Notre Dame’s Morrison started his career in the Navy and spent time as a student and assistant professor at the University of Mississippi. While there, he also worked with high schools in the rural Mississippi Delta. While prodigy Zeke Wheeler may be something to celebrate, Morrison’s Navy and Mississippi Delta experiences led him to focus on those whose socio-economic backgrounds make engineering seem an impossible, even incomprehensible, goal.
“The overwhelming majority of employees that we’re going to be putting into these foundries are technicians. They’re the ones who are going to be needing to up-skill and to be able to transfer from other industries or two-year institutions,” said Morrison. “Access is huge, especially when you think about where we’re going to get a lot of our technicians. People from rural areas have limited access to ways in which they can demonstrate proficiency. We have to figure out ways to get to the talent and put the tools in their hands.”
Junkin agreed, and recalled the story of a company that got tired of the constant stealing of employees between themselves and their competitor. “They decided to work together to develop a workforce and asked themselves, ‘What does it need to look like?’ The answer was technicians,” Junkin said. “It’s people who are passionate about doing design, but don’t really want to go through four years of school, and don’t necessarily need that.”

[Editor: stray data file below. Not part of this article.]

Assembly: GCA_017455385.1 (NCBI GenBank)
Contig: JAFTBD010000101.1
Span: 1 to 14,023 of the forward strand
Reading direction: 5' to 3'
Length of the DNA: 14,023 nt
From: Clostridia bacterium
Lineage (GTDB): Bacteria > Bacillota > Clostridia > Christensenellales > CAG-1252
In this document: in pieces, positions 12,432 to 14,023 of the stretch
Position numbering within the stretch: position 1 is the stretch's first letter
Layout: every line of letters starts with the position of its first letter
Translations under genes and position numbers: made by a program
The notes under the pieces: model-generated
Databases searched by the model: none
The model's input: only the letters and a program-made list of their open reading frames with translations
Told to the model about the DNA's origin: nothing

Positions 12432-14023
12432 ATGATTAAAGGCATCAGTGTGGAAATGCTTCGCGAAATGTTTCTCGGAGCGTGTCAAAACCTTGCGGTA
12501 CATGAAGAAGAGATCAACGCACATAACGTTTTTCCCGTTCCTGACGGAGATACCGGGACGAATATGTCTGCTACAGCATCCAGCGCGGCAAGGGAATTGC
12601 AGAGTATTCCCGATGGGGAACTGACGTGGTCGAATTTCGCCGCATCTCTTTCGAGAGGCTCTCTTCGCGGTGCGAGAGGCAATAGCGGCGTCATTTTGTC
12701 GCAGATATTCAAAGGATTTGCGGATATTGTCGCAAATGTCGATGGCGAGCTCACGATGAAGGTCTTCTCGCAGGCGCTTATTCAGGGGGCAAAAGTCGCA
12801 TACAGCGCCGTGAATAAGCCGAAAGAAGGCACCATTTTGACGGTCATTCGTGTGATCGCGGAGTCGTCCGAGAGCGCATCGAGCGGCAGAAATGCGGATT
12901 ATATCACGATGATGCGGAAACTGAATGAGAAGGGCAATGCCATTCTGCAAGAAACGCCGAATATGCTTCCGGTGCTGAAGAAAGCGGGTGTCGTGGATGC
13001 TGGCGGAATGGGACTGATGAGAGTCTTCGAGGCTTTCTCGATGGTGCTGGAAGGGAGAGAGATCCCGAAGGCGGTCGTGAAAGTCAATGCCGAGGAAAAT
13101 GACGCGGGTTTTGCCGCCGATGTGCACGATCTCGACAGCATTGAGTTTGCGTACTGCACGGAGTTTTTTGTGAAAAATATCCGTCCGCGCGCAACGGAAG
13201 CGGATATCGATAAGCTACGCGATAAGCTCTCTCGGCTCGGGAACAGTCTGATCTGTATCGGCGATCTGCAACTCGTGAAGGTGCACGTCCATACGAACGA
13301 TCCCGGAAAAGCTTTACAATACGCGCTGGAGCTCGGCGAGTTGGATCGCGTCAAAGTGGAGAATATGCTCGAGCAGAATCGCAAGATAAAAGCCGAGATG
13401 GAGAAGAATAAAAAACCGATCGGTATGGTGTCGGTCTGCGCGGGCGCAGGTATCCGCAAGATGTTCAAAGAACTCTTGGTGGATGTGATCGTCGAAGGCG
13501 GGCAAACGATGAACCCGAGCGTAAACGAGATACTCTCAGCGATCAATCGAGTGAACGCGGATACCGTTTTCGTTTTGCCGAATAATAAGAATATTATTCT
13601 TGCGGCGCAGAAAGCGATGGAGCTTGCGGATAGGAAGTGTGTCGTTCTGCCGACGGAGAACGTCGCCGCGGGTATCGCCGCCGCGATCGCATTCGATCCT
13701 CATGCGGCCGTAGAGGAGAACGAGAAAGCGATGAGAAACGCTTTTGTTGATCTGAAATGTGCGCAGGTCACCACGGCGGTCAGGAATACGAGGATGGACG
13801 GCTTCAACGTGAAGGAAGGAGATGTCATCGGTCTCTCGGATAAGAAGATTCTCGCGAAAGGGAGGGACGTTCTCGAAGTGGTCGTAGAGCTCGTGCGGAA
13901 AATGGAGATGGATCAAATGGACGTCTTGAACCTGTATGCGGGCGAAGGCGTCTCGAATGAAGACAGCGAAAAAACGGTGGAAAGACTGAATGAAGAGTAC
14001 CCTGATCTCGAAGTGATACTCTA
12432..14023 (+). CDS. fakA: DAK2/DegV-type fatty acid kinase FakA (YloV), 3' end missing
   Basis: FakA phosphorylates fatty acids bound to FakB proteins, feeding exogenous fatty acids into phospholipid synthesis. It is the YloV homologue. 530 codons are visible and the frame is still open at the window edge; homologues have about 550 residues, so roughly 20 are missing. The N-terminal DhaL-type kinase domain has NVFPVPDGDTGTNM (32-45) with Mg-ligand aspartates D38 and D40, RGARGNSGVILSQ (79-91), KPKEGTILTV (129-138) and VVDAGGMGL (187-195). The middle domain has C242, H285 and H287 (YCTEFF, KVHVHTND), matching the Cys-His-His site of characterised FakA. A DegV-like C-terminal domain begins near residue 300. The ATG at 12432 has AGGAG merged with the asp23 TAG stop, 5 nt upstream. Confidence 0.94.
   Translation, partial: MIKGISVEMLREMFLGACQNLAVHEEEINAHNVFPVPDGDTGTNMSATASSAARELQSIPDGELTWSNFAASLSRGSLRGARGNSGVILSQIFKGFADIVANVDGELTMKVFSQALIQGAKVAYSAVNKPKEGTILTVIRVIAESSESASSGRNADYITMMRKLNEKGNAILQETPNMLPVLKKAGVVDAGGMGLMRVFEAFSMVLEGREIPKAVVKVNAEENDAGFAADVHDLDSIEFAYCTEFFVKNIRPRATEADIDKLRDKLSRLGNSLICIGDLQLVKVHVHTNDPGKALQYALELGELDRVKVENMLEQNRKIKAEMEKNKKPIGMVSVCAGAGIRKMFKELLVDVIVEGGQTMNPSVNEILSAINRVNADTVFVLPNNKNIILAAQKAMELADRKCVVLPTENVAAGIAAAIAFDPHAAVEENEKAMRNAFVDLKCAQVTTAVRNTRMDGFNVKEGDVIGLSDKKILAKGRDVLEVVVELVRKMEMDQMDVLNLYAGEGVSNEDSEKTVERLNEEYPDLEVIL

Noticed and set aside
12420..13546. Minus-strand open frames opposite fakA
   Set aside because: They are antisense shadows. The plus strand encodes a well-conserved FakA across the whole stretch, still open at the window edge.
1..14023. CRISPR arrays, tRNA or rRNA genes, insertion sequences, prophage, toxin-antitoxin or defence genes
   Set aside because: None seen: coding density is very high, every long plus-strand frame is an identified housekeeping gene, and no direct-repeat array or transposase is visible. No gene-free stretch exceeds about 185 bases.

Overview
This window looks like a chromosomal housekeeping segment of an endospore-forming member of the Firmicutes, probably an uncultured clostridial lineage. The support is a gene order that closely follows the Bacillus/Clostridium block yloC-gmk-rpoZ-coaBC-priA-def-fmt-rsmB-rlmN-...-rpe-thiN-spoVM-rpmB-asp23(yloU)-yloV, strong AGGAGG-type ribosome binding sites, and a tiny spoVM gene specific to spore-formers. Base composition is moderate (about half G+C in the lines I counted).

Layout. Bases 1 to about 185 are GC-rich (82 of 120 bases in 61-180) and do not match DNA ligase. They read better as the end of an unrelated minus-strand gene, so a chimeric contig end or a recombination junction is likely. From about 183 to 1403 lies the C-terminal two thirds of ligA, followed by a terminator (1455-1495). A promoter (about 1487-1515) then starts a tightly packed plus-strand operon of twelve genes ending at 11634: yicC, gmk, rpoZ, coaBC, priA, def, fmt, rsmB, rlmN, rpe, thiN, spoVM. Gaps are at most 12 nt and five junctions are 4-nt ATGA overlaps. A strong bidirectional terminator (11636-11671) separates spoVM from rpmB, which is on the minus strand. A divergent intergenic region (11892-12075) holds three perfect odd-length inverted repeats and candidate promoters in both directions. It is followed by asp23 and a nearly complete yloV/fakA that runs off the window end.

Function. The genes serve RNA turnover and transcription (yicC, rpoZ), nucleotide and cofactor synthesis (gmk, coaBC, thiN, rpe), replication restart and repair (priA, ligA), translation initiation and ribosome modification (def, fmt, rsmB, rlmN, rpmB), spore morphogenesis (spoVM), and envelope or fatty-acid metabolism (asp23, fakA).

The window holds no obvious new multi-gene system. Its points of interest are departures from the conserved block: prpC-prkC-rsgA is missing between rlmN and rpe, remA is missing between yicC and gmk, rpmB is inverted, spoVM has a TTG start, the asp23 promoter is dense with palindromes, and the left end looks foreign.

Morrison engages students by what he calls the “chips-plus” approach. He starts with a student’s interest in another field, and shows how it fits in with semiconducting engineer. For example, “chips-plus automotive” starts with kids who love cars. “Let them know there’s an average of 3,000 semiconductors in any given automobile and more to come with electric vehicles,” said Morrison. “When they can see themselves in it, it’s no longer, ‘I have to learn this layout but it’s boring.’ It becomes, ‘I want to learn this layout because that gives me an added asset when I go into this field.’”
Siemens’s version of a “chips-plus” approach is through sustainability, an overwhelming interest for Gen Z and their teachers. “Obviously, it’s important to our planet,” said Smith, “It’s a key topic that educators are asking for more content and support around. They don’t feel like they’re properly prepared, and they need more professional development. There’s certainly a view of that sustainability that we have as Siemens and how our tools might help address that, but we do take a broader view, so we launched a Skills for Sustainability network where we brought in some of our customers, educators and students, and looked at what are the skills specifically that need to be developed.”
The military, as Morrison said, is another source of overlooked talent, often filled with people like himself who never considered engineering until the military placed them in responsible, technical positions.
Pisano also emphasized the value of the veteran talent pool. “San Diego is the U.S.’s largest Pacific naval port. 40,000 veterans are generated in San Diego every year,” said Pisano. “Industry and the military need us to serve them with the talent going in and with the talent going out.”